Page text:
In Defense of Huma Abedin’s Decision To Forgive Weiner

Before you judge her, here are four things you need to know.

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Eric Thayer / REUTERS

New York mayoral candidate Anthony Weiner and his wife Huma Abedin attend a news conference in New York, July 23, 2013.

Huma Abedin caused quite a stir when she walked into Anthony Weiner’s press conference yesterday. How could she show up with her husband at the moment he had been exposed—yet again—for unfaithful and lewd sexual behavior? Abedin is the most recent in the seemingly never ending line of political wives who step into the spotlight and face public scrutiny when their husband’s sex scandals go public. Elizabeth Edwards, Silda Spitzer, Darlene Ensign, Jenny Sanford—each had to decide whether or not she would would stand by her husband when he opened up about his behavior to the media. Abedin has made her choice. But before you judge her, here are four things you need to know.

1. Abedin’s mentor is Hillary Clinton. Of all women, Clinton knows what it means to weather a political sex scandal, and to weather it to her personal and professional benefit. She chose to stay married to the President of the United States during the country’s most graphic and jarring sex scandal, and now, two decades later, she is favored to be a 2016 presidential frontrunner. Clinton knows how to weigh the objective benefits and downsides of marriage versus separation when it comes to one’s own political future, and she has been able to see how the consequences have played out in the short and long term. If there was one call Huma made to weigh how to handle the “Carlos Danger” revelations when they came, there’s a good chance it was to Hillary.

2. Abedin herself is a savvy political operative. You don’t get to be Clinton’s confidant and senior advisor by making uncalculated professional or personal choices. Until her husband’s mayoral campaign, Abedin’s calculation was to stay largely behind the scenes. “For years I spent my professional life at the back of the room, far from the stage or the microphone,” she writes in an upcoming Harper’s Bazaar feature. “People tell me they’re surprised to see me out on the campaign trail, I understand because, trust me, no one is more surprised than I am.” Emerging to speak to the press yesterday was no casual choice. The first time Weinergate broke in 2011, she—like Clinton—chose to not appear with her husband. She would not be the beleaguered and devastated Silda Spitzer who stood next to Eliot in 2008. Yesterday Abedin knew the decision she was making to speak on her husband’s behalf, and, it as a choice that most likely takes into account her own political future, potentially as chief of staff to the nation’s first woman president, as well as her personal future, as mother to a 20-month old, Jordan.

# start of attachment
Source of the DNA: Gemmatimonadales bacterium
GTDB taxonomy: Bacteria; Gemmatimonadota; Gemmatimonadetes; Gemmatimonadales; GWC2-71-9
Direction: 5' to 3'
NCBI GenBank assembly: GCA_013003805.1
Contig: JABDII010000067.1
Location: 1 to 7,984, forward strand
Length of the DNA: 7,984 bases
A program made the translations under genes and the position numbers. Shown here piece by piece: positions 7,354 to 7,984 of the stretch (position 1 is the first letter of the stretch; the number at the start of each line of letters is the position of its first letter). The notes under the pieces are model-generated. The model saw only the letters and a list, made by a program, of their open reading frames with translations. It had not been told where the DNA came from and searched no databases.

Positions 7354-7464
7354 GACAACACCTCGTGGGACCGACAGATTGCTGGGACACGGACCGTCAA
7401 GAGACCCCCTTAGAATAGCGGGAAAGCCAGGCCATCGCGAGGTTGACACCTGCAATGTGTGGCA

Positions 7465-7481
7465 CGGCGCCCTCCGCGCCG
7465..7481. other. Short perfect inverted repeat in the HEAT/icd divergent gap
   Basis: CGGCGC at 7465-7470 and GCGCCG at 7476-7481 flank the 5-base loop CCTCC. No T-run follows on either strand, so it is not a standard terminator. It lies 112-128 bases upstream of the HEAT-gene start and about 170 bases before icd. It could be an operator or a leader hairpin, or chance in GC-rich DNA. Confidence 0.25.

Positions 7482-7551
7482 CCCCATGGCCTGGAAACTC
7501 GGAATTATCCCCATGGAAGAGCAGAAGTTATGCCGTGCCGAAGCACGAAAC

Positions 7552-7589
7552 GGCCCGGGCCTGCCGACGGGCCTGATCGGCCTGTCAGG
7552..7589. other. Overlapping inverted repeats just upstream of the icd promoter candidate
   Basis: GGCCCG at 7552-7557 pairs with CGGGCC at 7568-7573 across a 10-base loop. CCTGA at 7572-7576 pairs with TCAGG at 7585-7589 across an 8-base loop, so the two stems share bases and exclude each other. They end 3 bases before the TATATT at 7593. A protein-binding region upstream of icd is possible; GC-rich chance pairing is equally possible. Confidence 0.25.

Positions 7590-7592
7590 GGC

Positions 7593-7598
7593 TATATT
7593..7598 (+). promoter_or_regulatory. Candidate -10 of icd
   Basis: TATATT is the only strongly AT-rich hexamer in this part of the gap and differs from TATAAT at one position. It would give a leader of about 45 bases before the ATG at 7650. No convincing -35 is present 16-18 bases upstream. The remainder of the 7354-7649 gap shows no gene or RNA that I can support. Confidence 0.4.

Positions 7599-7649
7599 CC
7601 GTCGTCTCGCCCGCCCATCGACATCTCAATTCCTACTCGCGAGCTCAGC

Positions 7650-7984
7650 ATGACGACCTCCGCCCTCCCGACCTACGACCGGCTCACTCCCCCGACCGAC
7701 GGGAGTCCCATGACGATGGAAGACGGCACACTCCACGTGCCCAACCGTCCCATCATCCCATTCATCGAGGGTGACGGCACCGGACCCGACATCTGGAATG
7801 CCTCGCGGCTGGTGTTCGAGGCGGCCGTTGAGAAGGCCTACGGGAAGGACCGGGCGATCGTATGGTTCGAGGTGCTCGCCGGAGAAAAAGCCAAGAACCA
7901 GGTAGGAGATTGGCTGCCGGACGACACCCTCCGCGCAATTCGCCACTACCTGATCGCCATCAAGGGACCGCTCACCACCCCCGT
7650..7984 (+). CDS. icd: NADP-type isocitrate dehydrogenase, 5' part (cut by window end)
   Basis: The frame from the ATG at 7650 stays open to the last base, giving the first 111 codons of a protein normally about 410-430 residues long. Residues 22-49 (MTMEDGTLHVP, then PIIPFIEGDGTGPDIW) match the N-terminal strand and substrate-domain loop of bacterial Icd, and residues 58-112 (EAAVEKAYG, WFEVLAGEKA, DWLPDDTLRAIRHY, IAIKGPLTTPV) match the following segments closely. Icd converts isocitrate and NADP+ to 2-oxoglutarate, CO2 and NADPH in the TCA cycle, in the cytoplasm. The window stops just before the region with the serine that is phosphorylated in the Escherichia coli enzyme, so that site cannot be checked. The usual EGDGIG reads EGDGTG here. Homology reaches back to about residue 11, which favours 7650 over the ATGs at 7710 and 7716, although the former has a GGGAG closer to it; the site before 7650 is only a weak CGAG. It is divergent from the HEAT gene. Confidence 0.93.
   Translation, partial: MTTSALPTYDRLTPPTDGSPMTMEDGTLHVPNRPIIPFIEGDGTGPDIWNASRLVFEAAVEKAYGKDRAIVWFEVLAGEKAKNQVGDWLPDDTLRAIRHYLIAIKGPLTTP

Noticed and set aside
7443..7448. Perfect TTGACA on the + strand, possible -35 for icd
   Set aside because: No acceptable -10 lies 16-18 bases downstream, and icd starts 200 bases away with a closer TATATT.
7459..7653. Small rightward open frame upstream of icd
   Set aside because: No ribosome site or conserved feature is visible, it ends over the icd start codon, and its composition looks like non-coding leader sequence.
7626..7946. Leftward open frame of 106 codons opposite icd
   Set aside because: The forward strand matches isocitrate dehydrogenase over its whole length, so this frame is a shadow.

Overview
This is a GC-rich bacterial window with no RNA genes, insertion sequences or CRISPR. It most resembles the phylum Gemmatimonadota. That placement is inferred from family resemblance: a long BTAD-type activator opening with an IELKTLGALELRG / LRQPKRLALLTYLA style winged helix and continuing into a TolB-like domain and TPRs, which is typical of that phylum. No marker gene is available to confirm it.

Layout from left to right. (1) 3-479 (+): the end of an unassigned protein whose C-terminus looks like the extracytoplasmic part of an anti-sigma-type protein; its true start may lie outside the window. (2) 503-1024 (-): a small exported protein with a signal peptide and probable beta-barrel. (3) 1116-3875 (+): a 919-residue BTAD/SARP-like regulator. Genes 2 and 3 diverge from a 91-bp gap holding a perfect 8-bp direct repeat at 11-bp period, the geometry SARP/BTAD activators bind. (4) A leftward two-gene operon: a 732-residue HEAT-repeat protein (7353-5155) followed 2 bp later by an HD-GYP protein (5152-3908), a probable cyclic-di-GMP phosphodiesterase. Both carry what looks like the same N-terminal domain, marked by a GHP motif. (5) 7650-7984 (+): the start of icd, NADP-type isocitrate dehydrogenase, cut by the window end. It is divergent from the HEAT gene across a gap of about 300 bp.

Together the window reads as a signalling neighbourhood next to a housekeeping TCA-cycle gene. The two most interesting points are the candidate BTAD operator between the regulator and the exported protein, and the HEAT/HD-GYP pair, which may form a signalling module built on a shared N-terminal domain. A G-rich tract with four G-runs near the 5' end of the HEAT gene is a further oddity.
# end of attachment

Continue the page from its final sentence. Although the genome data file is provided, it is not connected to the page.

3. Abedin did not “stand by” her husband at yesterday’s press conference. She stood diagonally off to the side from him. She did not hold his hand. She did not touch him, and her body language made sure he did not touch her. Her posture seemed uncomfortable, yet resolute. She was present, yes, but she was her own person. And her smile—as it always does—stole the show. She was practically radiant at times, and her presence and demeanor prompted cries for “Huma for Mayor” across social media.

4. Abedin also made her own decision to stay married to her husband, and she made the choice, she said, “for me, for our son, and for our family.” Her tone was clear—she meant what she said. To sincerely support a women’s right to choose their own future, the public has to let Huma be Huma, to use a Josiah Bartlet phrase. Some would say it is a pathetic decision. But the reality is that women all over the country are trying to figure out how to move forward with their lives and with their families lives when they discover their husbands have deviant sexual practices. If the scale goes from Elizabeth Edwards and Silda Spitzer to Jenny Sanford and Hillary Clinton, Huma Abedin puts herself in the company of the latter. “Launching this campaign was not an easy decision for our family to make,” she tells Harpers. “Putting yourself out there comes with a cost.” Abedin’s cost-benefit analysis deserves its own defense.